Jeff Jolley is the fisheries supervisor for the Southern Lake Huron Management Unit of the Michigan Department of Natural Resources (DNR)
. His office is in Bay City. He supervises two fisheries biologists and a technical staff.
The Saginaw River Basin (SRB) is the second largest watershed in the state. The largest is the Grand River on the west side. The basin includes four major tributaries: the Tittabawassee, Cass, Flint, and Shiawassee Rivers. Jolley’s unit goes north to the Au Gres River, east through the Thumb, and includes the Saginaw Bay, and inland lakes and waterways.
Jeff Jolley is a fisheries supervisor with the Michigan DNR.
The 2022 Michigan Fishing Guide reports that sports fishing has a $4 billion impact on the state’s economy annually including 38,000 jobs. Two million Michigan residents and non-residents fish here each year.
Jolley has worked for the DNR since 2019. Prior to that, he worked for the federal government for the U.S. Fish and Wildlife Service and as a researcher with the U.S. Geological Survey. He’s a native of Farmington, Minnesota, a suburb of the Twin Cities. He has a bachelor’s degree in zoology from North Dakota State, a master's from Auburn University, and a doctorate from South Dakota State, both in fisheries science.
Q-What’s the significance of our region when it comes to fishing?
A-For me, coming to Michigan, it felt like coming back to Minnesota, similar culture, the outdoor activities. Michigan is a destination state. It’s pretty special. Lots of awesome natural resources. Fishing’s a big deal. A lot of it is paid for by the people who do it through their fishing licenses and taxes on the equipment. The walleye fishery in this area is known but it’s still a little unknown. It’s the best in the state and it rivals other parts of the country. It’s under the radar, because for vacation land, people think of the sunset side of the state.
Q-Please explain what’s happening with the walleye tagging program.
A-The walleye population is very healthy and abundant. From the Saginaw Bay up to a certain point on the Saginaw River, we’re allowing an eight fish per day limit, with a 13” minimum size limit. That’s fairly liberal, and provides a lot of opportunities. We think the bulk of the spawning happens on the Tittabawassee, below the Dow dam. We plant 3,000 walleye with tags, a piece of metal with a number on it that’s put on their jaw. If an angler catches one, they can report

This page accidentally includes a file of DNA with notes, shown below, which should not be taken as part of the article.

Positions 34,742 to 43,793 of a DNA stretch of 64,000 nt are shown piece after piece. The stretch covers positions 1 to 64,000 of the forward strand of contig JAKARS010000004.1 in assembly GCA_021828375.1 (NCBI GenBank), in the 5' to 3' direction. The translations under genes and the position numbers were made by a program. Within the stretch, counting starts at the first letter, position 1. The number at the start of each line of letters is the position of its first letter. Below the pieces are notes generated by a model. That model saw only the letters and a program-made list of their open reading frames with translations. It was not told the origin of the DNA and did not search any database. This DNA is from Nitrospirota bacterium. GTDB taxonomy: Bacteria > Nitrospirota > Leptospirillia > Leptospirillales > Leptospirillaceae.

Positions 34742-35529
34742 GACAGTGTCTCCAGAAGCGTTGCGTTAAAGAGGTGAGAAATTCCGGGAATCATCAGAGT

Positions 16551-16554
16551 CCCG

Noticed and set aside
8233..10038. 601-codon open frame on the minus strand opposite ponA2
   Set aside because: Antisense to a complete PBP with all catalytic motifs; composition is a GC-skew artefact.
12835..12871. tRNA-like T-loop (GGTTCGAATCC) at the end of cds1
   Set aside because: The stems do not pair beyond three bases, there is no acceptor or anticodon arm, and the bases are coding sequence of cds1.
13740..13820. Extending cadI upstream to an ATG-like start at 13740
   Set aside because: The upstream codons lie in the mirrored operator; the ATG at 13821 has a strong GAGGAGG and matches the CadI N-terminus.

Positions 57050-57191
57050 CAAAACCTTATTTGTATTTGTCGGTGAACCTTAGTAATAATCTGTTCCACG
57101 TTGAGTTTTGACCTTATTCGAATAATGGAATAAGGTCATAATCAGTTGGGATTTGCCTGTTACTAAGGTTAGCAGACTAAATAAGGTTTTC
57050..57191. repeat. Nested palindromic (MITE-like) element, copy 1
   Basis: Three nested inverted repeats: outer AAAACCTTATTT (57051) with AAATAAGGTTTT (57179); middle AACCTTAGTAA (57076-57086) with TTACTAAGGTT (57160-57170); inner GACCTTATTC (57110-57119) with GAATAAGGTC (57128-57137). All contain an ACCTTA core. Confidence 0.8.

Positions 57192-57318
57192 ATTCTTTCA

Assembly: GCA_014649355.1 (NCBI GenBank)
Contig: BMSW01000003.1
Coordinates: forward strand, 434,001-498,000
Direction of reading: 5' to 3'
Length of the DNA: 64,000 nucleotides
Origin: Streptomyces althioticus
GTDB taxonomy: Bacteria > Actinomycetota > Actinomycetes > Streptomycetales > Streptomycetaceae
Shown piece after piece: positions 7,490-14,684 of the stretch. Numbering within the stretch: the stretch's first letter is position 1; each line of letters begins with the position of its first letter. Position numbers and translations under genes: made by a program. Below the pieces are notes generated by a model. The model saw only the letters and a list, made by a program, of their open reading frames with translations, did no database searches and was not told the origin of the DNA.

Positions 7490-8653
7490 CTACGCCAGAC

that to us. Some are tagged with a $100 reward.
Jason Gostiaux, MI DNR Fish Biologist, with a tagged walleye.
Anglers help us by participating. It helps us gauge the harvest rates, how many are being harvested. We have very, very good data. It helps us keep on top of it and set these liberal limits. From early March until late April, the fishing season for walleye is closed on the Saginaw River. But next year on the Saginaw River, we'll leave it open for those six weeks. You won’t have to fish from big boats on the bay. You’ll be able to fish on the river and from the shorelines to catch walleye. It will still be closed where they do their spawning on the Tittabawassee.
Q-May 19th will be the second anniversary of the disaster that drained Wixom and Sanford Lakes after the dams there were breached. Governor Whitmer recently signed legislation that provides major financial support to rebuild the dams and restore the lakes. What are the DNR’s plans going forward, working with the Four Lakes Task Force, the authority delegated by Midland and Gladwin Counties to lead the rebuild and restoration?